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COVID-19 RULES

Denmark to reduce Covid-19 rapid testing capacity

Authorities in Denmark have informed private contractors that they will now be asked to provide a maximum of 300,000 rapid tests for Covid-19 daily.

Denmark to reduce Covid-19 rapid testing capacity
People queue for rapid Covid-19 tests in Aalborg in April 2021. Photo: Henning Bagger/Ritzau Scanpix

That represents a reduction of the 400,000 daily tests which were available at the time of the downsizing.

The decision was made after demand dropped below 200,000 tests for seven consecutive days, the relevant authority, Styrelsen for Forsyningssikkerhed (Agency for Supply Sufficiency), said in a statement.

A maximum distance of 20 kilometres to the nearest test centre will remain in place. Both PCR and rapid tests will continue to be available in all municipalities.

Denmark ramped up its rapid testing capacity earlier in the year as it made a recent negative test a requirement to use many public services following the lifting of lockdown. But the demand for the tests has gradually tailed off as the number of vaccinated people increased.

“Weekly cotton buds in the nose and throat are history for very may Danes but we must continue to ensure good testing capacity for people who still need a test for their corona passports,” agency director Lisbeth Zilmer-Johns said in a statement.

The capacity for PCR testing is 170,000 tests daily and will not be changed.

An average of 81,000 PCR tests and 146,000 rapid tests were taken daily during the last week, according to the statement.

The downscaling means that some centres will now have shorter opening hours and fewer staff available.

Authorities generally pay the private suppliers for the number of tests they carry out, rather than based on capacity.

READ ALSO: What tourists need to know about Denmark’s coronapas system

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COVID-19 RULES

Why Danish government is considering more scope for epidemic restrictions

The Danish government must currently receive the backing of parliament before implementing major interventions in response to a public health threat such as the Covid-19 pandemic. But an evaluation by two ministries suggests they favour more flexibility on the area.

Why Danish government is considering more scope for epidemic restrictions

Under current laws, parliament must vote to approve the categorisation of a disease as a ‘critical threat’ to society (samfundskritisk).

Only when a disease or an epidemic has been categorised in this way by parliament can all  of the interventions available to the government under the epidemic law be brought into play.

In other words, the government must face parliamentary checks and controls before implementing restrictions.

Those interventions range from the most invasive, such as lockdowns and assembly limits, to less invasive, but still significant, measures such as face mask mandates and health pass requirements like those seen with the coronapas (Covid-19 health pass) during the Covid-19 pandemic.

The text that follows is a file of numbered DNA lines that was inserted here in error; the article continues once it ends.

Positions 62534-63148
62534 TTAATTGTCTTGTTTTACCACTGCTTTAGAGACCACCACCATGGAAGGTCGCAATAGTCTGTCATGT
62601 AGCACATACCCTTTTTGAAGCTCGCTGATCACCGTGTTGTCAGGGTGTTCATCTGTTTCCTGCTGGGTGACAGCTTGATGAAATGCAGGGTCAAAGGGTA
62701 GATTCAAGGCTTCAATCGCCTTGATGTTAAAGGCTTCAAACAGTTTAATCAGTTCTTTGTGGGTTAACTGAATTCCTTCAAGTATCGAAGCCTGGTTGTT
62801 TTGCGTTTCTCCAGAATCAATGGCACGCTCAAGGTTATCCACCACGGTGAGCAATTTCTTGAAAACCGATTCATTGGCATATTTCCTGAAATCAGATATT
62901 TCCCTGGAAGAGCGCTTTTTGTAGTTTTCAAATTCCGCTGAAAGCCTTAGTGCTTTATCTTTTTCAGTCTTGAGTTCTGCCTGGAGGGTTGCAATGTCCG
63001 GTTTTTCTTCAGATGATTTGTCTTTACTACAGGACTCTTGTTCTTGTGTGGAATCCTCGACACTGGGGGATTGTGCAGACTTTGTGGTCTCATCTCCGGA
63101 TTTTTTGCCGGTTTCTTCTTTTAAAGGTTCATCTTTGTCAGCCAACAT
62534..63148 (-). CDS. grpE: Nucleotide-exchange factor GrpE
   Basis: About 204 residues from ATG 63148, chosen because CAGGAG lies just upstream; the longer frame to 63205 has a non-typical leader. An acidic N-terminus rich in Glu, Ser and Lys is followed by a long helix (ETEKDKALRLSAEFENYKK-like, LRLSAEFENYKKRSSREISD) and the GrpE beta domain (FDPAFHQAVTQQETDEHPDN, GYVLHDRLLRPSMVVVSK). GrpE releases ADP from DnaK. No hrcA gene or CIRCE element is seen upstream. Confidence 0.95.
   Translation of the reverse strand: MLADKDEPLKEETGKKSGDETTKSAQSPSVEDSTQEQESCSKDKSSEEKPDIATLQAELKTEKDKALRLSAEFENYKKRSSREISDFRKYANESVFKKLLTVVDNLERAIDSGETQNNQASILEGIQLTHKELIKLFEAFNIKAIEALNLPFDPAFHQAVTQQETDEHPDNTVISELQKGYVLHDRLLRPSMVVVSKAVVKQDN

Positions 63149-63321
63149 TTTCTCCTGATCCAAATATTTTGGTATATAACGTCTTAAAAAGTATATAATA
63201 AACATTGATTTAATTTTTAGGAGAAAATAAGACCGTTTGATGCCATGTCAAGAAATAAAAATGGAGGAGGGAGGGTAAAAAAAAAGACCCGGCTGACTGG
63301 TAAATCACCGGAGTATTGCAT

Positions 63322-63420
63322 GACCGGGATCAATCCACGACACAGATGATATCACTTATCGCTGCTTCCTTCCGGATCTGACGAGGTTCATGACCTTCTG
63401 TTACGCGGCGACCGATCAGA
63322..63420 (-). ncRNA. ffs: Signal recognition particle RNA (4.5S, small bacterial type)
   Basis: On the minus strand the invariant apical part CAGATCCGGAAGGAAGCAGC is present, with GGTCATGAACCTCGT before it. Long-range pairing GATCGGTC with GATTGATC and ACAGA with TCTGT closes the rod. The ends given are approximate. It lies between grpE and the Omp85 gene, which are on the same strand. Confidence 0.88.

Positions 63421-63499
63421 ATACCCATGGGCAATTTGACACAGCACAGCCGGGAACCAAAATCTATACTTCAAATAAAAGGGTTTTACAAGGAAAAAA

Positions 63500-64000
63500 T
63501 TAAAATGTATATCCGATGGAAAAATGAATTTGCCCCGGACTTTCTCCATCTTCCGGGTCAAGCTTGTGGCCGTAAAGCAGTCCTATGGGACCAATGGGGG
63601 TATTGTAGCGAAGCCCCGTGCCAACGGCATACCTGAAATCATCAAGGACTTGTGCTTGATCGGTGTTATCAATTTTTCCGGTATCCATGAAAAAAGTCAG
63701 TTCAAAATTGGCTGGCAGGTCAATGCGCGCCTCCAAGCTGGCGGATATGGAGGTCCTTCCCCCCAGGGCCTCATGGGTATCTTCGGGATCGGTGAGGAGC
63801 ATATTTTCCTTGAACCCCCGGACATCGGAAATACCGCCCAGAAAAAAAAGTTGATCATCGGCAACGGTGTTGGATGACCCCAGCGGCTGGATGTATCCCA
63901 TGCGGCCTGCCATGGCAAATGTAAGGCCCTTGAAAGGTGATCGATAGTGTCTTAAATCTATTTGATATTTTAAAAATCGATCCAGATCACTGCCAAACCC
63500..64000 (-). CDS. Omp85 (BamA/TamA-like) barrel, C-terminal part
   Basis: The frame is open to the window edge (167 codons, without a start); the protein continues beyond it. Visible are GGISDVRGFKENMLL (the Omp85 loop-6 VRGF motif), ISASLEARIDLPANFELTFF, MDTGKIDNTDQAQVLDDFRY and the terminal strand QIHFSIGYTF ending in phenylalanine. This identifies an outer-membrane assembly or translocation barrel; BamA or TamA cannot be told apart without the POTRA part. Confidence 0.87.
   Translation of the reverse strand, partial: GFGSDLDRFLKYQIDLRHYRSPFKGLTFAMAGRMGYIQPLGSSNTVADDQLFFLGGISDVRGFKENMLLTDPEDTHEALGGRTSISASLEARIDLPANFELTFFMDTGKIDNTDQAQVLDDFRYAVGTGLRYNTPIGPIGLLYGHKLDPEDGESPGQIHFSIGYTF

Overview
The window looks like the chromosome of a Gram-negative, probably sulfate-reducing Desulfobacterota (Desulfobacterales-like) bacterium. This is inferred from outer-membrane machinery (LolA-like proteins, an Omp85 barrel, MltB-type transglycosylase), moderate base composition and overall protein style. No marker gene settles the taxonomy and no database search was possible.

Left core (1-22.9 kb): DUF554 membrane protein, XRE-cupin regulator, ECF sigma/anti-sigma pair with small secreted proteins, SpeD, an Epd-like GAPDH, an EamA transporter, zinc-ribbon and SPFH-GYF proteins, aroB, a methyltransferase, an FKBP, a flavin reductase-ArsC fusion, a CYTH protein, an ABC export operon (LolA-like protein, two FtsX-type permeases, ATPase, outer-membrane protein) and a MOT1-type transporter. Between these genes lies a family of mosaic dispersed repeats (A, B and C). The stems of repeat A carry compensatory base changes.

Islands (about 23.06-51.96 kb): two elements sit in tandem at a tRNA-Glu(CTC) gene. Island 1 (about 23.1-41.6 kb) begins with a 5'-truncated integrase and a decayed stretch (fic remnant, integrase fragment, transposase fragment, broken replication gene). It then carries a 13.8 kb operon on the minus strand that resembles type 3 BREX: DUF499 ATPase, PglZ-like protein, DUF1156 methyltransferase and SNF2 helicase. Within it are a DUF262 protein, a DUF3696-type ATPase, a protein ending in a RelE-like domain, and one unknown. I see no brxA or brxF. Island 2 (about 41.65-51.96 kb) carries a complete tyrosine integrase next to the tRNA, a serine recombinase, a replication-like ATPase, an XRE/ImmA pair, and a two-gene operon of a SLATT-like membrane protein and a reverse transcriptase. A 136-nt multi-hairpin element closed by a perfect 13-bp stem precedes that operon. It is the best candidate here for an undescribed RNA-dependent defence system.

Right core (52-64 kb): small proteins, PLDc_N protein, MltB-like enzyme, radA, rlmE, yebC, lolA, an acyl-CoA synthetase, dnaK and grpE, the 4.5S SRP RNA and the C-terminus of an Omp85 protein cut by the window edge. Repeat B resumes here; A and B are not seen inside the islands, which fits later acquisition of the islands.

READ ALSO: Denmark decommissions country’s Covid-19 health pass

The Ministry of Health now wants to change the existing structure within the Epidemic Law, newspaper Jyllands-Posten reported on Monday.

In an evaluation, the ministry proposes a change to the rules such that requirements for things like face masks and the coronapas can be introduced for diseases that are not only in the ‘critical threat’ category, but also for those rated an almen farlig sygdom, ‘dangerous to public health’.

This would put some of the restrictions in the lower category which is not subject to parliamentary control.

The evaluation was sent by the health and justice ministries to parliament in October but has escaped wider attention until now, Jyllands-Posten writes.

In its evaluation of the epidemic law, the Justice Ministry states that there is a “large jump” between the small pool of restrictions that can be introduced against ‘dangerous to public health diseases’ and the major societal interventions the government – with parliamentary backing – can use once a disease is classed as a ‘critical threat’.

“This jump does not quite seem to correspond with the actual demand for potential restrictions against diseases dangerous to public health, which can spread while not being critical to society,” the ministry writes.

The health ministry said in the evaluation the “consideration” should be made as to whether less invasive measures should continue to pass through parliament, as is the case under the current rules.

The national organisation for municipalities, KL, has told parliament that it backs the thinking of the ministries over the issue but that parliamentary control must be retained.

The Danish Council on Ethics (Det Etiske Råd) told Jyllands-Posten that it was “very sceptical” regarding the recommendation.

“The council therefore points out that a slippery slope could result if the restrictions, interventions and options that can be brought into use with diseases that present a critical threat to society, can also be used with dangerous diseases like normal influenza,” the council said.

The minority government’s allied political parties all stated scepticism towards the proposal, in comments reported by Jyllands-Posten.

In a written comment, the health ministry told the newspaper that Health Minister Magnus Heunicke would discuss committee stage responses with the other partied before deciding on “the need for initiatives”.

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